PRESIDENT Emmerson Mnangagwa has come out guns blazing at bakers and grain millers over the recent bread price increase, which his government suspects is part of a conspiracy to cause public disaffection.
On Monday, he summoned to a crisis meeting at his Munhumutapa office the National Bakers Association of Zimbabwe (NBAZ) president Ngoni Mazango, chairperson of the Grain Millers Association of Zimbabwe (GMAZ) Tafadzwa Musarara and other players in the industry to reprimand them after the price of bread increased by 100% from $1,30 to $2,60 per standard loaf on Friday last week.
Industry minister Mangaliso Ndlovu confirmed the meeting, saying it was called after government “was taken aback by the sudden increase in the price of bread”, which was done without the government’s knowledge.
Sources who attended the meeting said Mnangagwa asked Mazango why they decided to raise the price of bread without first engaging the government since bread was classified as a national strategic resource with serious security ramifications.
In a scathing brief, the sources said, Mnangagwa particularly blamed the bakers and accused them of conniving with “enemies of the state” to turn the people on his government.
Mnangagwa also threatened that if the price increases continued, the government would be forced to intervene by establishing its own bakeries, which would sell bread at low prices.
He ordered the grain millers and bakers to put their house in order and come back to his office for another meeting.
“It was a highly emotional meeting. You could tell that he was not happy at all with the development. He said that it was wrong to increase the price of such a strategic resource which is of security concern without first consulting with government. He then reminded the meeting that he was of the opinion that there was a conspiracy to increase the prices at some key points so as to turn the people against government. He gave two examples. The first one was the price increase of October last year which he said came a few days before he was due to address a rally at Murombedzi (Mashonaland West province) and last week when he was scheduled to address another rally in Mt Darwin (Mashonaland Central province). So he said he was beginning to realise that there was that pattern whereby prices go up each time Zanu PF has its events,” said a source who attended the meeting.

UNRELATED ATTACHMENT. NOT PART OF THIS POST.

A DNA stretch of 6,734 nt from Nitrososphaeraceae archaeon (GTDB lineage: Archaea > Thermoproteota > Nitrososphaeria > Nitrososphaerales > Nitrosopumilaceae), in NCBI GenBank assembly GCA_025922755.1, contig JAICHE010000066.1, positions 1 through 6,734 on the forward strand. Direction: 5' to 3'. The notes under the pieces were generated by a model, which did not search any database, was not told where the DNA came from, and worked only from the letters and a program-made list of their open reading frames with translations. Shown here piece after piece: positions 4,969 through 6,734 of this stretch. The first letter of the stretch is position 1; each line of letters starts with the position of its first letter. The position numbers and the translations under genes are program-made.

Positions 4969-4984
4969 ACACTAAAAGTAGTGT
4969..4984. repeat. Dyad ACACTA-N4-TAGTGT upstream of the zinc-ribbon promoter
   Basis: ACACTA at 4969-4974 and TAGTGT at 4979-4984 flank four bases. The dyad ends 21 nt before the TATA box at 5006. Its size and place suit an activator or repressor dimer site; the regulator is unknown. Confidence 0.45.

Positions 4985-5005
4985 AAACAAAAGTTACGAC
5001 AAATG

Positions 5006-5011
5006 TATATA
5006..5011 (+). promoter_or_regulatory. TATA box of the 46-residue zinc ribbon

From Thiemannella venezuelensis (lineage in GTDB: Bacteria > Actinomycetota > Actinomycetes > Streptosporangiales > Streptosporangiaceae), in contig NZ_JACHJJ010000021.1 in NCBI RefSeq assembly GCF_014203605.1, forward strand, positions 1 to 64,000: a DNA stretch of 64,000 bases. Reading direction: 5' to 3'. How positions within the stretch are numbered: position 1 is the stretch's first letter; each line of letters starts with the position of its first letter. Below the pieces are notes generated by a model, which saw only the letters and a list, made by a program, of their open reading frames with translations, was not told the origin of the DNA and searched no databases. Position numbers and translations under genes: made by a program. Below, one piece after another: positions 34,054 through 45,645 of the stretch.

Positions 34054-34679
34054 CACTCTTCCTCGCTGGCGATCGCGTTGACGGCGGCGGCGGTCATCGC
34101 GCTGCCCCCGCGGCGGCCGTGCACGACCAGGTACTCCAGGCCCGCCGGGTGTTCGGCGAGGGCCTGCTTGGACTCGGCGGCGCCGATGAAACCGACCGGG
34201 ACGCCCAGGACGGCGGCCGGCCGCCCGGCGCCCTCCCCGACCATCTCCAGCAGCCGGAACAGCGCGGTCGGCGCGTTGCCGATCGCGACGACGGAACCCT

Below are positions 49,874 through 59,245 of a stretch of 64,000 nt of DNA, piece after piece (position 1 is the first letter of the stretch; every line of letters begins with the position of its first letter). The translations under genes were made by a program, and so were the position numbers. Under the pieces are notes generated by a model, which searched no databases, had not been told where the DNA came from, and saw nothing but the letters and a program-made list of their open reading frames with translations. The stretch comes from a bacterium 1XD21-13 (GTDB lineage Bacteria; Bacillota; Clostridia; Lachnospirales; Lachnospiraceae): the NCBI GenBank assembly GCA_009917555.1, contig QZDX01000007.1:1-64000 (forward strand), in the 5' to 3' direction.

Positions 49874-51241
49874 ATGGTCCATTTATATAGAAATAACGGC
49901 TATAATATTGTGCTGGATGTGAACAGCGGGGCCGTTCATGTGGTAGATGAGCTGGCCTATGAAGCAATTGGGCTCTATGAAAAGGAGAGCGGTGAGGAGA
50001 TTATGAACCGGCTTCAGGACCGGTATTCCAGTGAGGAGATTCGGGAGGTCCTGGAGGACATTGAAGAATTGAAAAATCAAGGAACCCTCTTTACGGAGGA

“The bakers received most of the backlash. It was more of a briefing to which he had summoned them to vent his frustration at them before he ordered both millers and bakers to go and put their house in order and come back to his office on Friday (tomorrow).”
The bakers and millers reportedly told Mnangagwa that the price increase was necessary to keep them afloat since they were facing foreign currency shortages, but Mnangagwa told them that they should have first informed government of the decision before effecting the price hikes.
“Normally, what happens is that before such a price hike is effected the bakers consult government, but this did not happen. So that is the main reason why the President thought there was some motive behind this move,” the source added.
Towards the end of the briefing, Mnangagwa reportedly told Musarara to consult with GMAZ members and come up with millers’ monthly wheat requirement and table it to him at tomorrow’s meeting for government consideration.
Ndlovu told the Zimbabwe Independent in an interview on Wednesday the rationale behind the price hike.
“We wanted to understand the unilateral increase of the price of bread and the challenges the industry is currently facing. We were really taken aback when we saw that the prices had been increased behind our backs, something which does not normally happen. They indicated that they were not receiving enough foreign currency from the RBZ (Reserve Bank of Zimbabwe) and they had no other alternative. But as government, when situations like these arise, we are forced to intervene,” he said.
Contacted for comment, Mazango said he was attending a meeting and could not discuss the matter.
“I am in a meeting. I will return your call,” he said but did not honour the promise. Text messages forwarded to his mobile phone were not responded to.
Musarara directed all questions back to Mazango.
“It was mainly a meeting for bakers and so they would be better placed to comment,” he said.
Zimbabwe is facing serious foreign currency shortages which have forced companies to source it on the parallel market, where the exchanged rate has soared in favour of the United States dollar.
This has had the knock-on effect of pushing prices of basic commodities well beyond the reach of many citizens.